by Daisy Skerritt Content warnings: imprisonment; drug administration and addiction; violence. Beyond the window of the rattling train Cattle grazed the thirsty hills In search of greenery Lost to the burning rural sun. It was six hours into the silent journey When the weary eyed man Extended a calloused hand and a Mintie To the bright young woman, and began to speak “My name is Charlie And my son used to have a mother. Well, he still does I guess. But she’s not who she used to be. Not since she got turned into a junkie By the bloke with eyes like blood-stained glass. He changed me too you know? Sent me to prison, ‘e did. Well, maybe I did that to myself. But he was the one who made me see red When one day I walk in me front door And he’s sliding a needle into ‘er arm. Red mist and a white rage rose And I saw like my eyes were his eyes Red. Blood on me carpet, spilling from his eye. Me own bloody hand holdin’ his needle right there in his stained-glass eye. Me son and his mother watched me and cried. And I shouldn’t say this. I know I shouldn’t say this. But I don’t regret it. And I would do it again. ~ “I spent twelve days in Silverwater. The prison, not the suburb. You ever been there? I was there twelve days. I have BPD and ADHD. Prison’s made to break people like me. Spent twenty-two hours a day in the hole; Two in the yard. Caged all day, Bashing and bashing and screaming, becoming the animal You all think I am. They throw people like me in the hole Then spit us out. Which is why I don’t regret it. And I would do it again. ~ “When me grandparents found out That I was in Silverwater They hired me one of them lawyers Who can get you out of gaol Even if you stabbed a bloke with a needle in his stained-glass eye. They spent all their money on her, Me grandparents did. ‘Self-defence’ she told the judge And there I was standing out the front of Silverwater, Ticket in me hand to get me back home to them And to me son Who’s spent twelve days Without a father And even longer Without a mother Because of the bloke with the stained-glass eyes And what I done to ‘im.” Charlie falls quiet, chews on his Mintie. The hills appear browner The cattle are raw-boned and spent And egrets are stalking the crackling pasture. Still chewing Charlie speaks again Of his son’s mother. He says she’s in some hospital. Cold turkey with the shakes. “Me son might never have a mother At least not the one that he used to. But I s’pose it’s not ‘er fault and I s’pose it’s not Red Eye’s either. When ya got a monkey on your back like that It’s sure damn hard to come back. When I get home I’m never going back. And if I could be sure I’d never end up back in the hole, I would do it again. And again.”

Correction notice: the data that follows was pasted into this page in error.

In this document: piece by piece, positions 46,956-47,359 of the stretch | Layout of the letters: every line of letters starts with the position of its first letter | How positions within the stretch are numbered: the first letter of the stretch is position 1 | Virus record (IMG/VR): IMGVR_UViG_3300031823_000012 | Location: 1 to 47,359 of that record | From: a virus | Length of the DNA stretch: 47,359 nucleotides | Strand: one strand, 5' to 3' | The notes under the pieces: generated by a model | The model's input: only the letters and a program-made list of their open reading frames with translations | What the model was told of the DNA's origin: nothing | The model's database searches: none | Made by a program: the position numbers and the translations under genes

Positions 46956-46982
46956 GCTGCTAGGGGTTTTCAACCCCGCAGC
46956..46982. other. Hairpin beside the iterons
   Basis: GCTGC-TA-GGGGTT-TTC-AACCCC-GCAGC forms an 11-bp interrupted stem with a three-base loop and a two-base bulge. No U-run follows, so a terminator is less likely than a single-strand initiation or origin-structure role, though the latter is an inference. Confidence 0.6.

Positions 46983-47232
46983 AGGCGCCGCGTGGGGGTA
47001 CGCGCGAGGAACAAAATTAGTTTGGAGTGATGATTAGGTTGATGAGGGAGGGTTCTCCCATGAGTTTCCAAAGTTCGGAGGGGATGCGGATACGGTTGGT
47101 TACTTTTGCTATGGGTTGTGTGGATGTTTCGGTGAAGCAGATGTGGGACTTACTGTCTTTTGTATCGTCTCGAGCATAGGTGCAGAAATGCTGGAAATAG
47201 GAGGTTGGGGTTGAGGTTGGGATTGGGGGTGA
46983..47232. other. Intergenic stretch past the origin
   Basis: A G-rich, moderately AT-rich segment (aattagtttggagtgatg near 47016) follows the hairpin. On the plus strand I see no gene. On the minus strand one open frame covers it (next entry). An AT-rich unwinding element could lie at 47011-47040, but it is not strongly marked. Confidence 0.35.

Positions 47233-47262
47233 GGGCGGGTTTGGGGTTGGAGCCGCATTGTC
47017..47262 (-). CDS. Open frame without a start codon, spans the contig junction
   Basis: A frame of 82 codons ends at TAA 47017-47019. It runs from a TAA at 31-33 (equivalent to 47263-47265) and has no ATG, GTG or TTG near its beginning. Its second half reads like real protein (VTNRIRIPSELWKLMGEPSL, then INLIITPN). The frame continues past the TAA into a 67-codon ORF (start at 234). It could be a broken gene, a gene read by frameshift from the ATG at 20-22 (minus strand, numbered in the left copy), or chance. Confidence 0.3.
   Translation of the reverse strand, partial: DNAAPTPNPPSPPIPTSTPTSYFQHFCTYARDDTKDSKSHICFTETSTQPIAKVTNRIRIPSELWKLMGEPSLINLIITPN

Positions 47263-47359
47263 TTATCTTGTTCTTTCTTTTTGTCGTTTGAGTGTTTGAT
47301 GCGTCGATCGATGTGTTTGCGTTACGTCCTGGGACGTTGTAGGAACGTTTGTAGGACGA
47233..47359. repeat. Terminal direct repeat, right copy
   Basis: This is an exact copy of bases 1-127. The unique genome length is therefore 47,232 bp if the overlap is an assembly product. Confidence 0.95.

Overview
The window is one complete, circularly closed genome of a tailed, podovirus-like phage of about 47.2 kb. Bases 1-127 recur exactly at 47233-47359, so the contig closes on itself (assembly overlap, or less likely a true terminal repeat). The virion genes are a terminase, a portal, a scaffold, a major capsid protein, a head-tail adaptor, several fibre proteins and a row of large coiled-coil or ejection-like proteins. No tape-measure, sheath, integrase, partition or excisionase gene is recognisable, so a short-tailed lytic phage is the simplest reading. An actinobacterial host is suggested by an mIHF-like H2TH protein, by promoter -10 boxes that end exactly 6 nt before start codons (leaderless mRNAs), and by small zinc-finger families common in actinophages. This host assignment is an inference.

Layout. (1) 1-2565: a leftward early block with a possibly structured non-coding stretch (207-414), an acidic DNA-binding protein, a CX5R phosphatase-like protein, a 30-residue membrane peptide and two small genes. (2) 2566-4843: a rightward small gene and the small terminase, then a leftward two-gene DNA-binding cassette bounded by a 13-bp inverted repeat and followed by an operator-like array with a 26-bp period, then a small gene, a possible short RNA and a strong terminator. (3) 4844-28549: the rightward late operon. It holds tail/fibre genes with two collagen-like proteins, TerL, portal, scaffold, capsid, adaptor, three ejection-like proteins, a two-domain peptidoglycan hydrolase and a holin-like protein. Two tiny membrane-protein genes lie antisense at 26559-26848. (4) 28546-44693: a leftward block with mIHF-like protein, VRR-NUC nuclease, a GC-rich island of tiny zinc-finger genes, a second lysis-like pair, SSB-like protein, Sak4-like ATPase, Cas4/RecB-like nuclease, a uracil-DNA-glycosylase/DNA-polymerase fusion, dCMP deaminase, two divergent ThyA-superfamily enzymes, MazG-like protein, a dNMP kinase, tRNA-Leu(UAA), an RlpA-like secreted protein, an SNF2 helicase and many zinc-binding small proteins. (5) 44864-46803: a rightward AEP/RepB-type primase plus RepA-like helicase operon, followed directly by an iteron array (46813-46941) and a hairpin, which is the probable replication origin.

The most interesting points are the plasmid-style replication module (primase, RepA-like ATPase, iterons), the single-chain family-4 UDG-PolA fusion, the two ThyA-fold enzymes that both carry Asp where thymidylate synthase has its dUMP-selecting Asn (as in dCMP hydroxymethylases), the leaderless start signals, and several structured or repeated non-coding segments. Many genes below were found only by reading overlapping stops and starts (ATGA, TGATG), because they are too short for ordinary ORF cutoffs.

'After the Rapture' by C.T. is a shortlisted entry in Tharunka x UNSWeetened x UNSW Health's 2021 SEXtember Erotic Writing Competition.